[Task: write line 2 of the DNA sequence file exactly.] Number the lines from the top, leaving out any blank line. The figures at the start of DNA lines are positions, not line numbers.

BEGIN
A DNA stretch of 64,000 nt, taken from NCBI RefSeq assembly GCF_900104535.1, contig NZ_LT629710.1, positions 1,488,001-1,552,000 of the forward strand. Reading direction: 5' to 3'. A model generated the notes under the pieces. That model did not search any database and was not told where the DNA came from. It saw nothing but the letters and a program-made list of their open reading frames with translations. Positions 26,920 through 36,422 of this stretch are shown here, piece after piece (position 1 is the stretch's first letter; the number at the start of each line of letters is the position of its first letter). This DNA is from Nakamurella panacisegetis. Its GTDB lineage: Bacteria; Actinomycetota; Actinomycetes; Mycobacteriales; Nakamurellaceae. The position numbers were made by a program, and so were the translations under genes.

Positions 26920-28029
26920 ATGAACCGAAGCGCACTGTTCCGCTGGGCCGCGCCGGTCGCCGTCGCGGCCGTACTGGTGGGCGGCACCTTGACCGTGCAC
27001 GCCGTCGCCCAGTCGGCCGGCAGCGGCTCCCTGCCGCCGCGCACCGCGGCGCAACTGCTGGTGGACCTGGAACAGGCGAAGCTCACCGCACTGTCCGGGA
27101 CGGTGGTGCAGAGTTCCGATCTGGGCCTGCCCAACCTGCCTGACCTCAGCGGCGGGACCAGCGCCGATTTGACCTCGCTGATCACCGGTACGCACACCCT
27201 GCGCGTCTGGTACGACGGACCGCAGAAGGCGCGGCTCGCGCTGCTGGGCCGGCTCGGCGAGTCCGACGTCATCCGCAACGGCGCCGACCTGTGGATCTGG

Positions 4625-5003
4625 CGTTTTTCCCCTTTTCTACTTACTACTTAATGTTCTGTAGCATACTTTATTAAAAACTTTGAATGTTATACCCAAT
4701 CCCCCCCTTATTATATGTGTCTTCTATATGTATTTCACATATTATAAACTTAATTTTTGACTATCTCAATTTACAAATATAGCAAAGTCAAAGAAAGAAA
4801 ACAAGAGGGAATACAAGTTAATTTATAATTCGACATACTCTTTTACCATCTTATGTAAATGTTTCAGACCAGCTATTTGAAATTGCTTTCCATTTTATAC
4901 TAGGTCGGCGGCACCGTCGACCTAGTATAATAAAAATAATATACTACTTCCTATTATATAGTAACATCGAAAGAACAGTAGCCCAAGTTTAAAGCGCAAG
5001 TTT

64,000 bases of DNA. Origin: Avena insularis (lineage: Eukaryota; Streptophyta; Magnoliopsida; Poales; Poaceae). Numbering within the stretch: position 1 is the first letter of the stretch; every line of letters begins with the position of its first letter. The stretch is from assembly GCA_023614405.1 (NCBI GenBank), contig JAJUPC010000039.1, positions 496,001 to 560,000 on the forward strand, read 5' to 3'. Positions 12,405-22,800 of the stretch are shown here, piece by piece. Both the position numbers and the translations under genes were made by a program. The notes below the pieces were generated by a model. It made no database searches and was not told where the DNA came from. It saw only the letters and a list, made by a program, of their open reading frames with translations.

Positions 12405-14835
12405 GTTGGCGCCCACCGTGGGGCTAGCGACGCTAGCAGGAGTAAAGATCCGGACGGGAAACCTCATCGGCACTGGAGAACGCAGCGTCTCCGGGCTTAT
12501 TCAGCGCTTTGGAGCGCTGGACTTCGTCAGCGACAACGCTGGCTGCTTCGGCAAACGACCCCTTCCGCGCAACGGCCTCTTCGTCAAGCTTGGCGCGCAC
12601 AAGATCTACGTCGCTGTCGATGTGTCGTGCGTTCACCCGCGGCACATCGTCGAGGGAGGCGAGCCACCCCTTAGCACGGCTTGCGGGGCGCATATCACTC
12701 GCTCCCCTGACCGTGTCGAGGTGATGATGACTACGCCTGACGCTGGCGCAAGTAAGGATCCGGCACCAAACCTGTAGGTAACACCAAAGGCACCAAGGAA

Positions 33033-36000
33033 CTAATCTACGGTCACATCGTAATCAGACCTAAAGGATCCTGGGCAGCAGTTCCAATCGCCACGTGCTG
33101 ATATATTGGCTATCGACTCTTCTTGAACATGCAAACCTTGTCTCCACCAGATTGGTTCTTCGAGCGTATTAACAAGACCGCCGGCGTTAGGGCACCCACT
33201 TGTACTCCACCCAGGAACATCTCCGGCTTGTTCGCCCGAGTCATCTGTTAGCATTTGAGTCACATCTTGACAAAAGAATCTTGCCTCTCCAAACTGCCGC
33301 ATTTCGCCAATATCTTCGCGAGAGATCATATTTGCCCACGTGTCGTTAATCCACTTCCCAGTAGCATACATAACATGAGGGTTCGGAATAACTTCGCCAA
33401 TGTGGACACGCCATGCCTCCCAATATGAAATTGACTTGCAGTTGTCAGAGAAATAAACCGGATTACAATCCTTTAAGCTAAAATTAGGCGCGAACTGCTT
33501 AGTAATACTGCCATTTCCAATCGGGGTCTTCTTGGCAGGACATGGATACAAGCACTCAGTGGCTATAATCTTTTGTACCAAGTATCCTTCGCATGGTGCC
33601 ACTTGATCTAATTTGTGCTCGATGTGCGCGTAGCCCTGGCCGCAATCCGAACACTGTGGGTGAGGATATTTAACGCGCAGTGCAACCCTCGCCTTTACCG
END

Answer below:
Positions 26920-28029